Last week, something significant happened in the conservative movement that got few headlines, but could make headway. The Republican Study Committee (RSC) came out with a conservative, elegant, and practical way to get Washington, D.C., out of its budget quagmire. Their Responsible Spending and Accountability Act of 2015 (RSAA) isn’t legislation for the purpose of messaging and posturing. It is instead a document that can position Congress to make real conservative reforms. Of course the media and the left largely ignored it. They are threatened by disruptive, conservative ideas that will resonate with voters.
The appropriations process in Congress is used by the House and the Senate to determine the levels at which federal departments and agencies are funded. The funding choices Congress makes reflect their political priorities. Appropriations bills aren’t just about dollars and cents. They also serve as statements from Congress about where we are going as a nation. With all of this at stake, passing appropriations bills is a difficult and time-consuming process.
As it should be.
Committing taxpayer dollars to specific goals shouldn’t be rushed. But the bills must be completed by September 30, the end of the federal fiscal year. When they aren’t, Congress passes a continuing resolution, telling the Treasury to keep funding the government even though the spending bills Congress must pass are past due. That keeps reforms from happening.
Continuing resolutions often beget the ominously named omnibus, which is a giant bill which contains all or most government spending. Predictably, this legislative leviathan is poorly vetted, rushed through the House and the Senate, contains all sorts of goodies for special interests, and fails to reflect conservative priorities.
Clearly, the appropriations process is broken. The reasons for this dysfunction are many: tough spending decisions are punted to the next fiscal year, other legislative priorities are advanced at the expense of appropriations bills, and the federal government is in perilous fiscal health. Over the last several months, two obstacles have completely stalled the appropriations work of Congress.
Senate Minority Leader Harry Reid has refused to permit any appropriations bill to come to the floor of the Senate for a vote. He is committed to busting the responsible caps on spending previously agreed to by Congress and President Obama. He would rather put the United States deeper into debt to spend money we don’t have, instead of legislating responsibly.
In the House, Republican leadership derailed the appropriations process despite controlling that chamber. After passing six spending bills, the House took up the Interior spending bill. That bill was taken off the floor schedule after controversy about the Confederate flag in July. The appropriations process in the House has been stuck ever since.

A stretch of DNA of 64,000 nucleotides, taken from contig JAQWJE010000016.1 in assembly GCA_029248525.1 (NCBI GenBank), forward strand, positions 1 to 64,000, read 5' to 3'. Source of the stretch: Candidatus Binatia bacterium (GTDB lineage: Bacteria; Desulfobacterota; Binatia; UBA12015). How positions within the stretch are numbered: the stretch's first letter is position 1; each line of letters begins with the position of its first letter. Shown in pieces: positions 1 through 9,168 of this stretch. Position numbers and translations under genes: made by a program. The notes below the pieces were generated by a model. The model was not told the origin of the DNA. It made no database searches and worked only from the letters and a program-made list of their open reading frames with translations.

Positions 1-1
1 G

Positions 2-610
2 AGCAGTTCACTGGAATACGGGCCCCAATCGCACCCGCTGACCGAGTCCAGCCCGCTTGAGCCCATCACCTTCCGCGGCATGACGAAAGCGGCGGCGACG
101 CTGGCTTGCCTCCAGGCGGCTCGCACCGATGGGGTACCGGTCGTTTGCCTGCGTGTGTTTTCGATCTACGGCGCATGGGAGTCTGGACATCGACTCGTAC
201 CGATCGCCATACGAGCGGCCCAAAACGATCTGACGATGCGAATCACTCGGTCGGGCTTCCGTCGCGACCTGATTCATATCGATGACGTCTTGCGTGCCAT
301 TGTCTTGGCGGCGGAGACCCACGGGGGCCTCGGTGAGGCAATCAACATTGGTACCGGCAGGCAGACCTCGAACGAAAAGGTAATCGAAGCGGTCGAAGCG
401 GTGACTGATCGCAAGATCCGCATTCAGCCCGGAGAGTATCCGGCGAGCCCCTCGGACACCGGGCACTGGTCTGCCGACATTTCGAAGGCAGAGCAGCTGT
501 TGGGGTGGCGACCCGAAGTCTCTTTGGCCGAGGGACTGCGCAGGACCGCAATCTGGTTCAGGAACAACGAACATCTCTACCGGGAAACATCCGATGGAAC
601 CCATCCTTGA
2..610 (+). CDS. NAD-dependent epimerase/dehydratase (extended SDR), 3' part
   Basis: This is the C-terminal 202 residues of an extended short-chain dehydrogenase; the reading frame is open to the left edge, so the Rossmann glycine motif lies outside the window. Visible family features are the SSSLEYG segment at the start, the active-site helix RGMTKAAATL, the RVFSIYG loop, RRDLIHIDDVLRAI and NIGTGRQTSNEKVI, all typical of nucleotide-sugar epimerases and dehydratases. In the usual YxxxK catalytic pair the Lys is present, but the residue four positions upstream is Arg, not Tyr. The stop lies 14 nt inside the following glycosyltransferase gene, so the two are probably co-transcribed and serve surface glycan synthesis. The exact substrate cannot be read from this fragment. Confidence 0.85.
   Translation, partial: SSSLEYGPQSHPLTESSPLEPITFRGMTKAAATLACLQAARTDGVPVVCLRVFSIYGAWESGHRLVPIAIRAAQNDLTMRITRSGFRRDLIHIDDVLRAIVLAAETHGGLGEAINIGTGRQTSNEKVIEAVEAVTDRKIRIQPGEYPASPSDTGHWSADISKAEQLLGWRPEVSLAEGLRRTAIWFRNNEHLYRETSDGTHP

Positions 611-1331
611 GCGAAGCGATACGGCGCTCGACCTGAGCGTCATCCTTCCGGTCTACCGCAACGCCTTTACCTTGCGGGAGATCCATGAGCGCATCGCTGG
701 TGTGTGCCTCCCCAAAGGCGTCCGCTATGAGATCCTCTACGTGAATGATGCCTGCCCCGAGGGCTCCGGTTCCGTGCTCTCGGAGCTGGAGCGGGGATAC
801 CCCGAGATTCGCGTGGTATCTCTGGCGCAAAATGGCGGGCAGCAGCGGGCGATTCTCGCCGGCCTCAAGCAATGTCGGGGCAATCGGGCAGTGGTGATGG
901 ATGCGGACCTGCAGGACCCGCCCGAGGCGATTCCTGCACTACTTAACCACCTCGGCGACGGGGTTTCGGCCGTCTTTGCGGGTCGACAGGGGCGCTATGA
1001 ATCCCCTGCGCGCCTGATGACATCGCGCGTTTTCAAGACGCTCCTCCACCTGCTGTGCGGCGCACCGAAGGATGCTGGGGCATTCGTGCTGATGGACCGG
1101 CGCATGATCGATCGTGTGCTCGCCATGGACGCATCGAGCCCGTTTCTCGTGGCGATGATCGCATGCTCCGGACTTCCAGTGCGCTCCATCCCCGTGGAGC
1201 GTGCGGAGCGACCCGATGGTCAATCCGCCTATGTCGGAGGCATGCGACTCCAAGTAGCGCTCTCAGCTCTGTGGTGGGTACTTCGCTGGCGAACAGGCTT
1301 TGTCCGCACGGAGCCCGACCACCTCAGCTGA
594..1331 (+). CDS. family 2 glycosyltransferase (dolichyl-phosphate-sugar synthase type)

When bills get stuck in Congress, the institution tends to produce stale thinking, ugly compromises, and political perfidy. Last week, the RSC acted boldly and announced a detailed proposal, the RSAA, to get the appropriations process moving again. RSC chairman Rep. Bill Flores (R-TX-17) unveiled the committee’s effort to advance conservative spending and policy priorities, providing Congress and President Obama with a way to break out of the old cycle of delaying tough decisions and wasting taxpayer dollars.
The RSAA “would adopt the FY2016 appropriations package, including the six appropriation bills passed by the House earlier this year. It would also include several important policy priorities, including measures to defund all abortion providers, ban the sale of fetal tissues and defund Obamacare and executive amnesty.” The RSC proposal would also keep President Obama from lifting sanctions on Iran until 2017.
The bill is a significant accomplishment. It manages to build on the work already done in the appropriations process, consolidate conservative gains made in the spending bills, and address the unholy trinity of the Obama administration: abortion, amnesty, and appeasement.
The appropriations process is a mess. President Obama keeps getting the better of Congress. The RSAA may be the way for Republicans in the House restart the annual spending bills and to get a strategic and policy win. The bill deserves to be debated and voted on in the House. That debate would provide a stark contrast between conservatives trying to change the way Washington, D.C., works, and liberals defending the discredited status quo.
Neil Siefring is president of Hilltop Advocacy, LLC, and a former Republican House staffer. His opinions are his own. Follow Neil on Twitter @NeilSiefring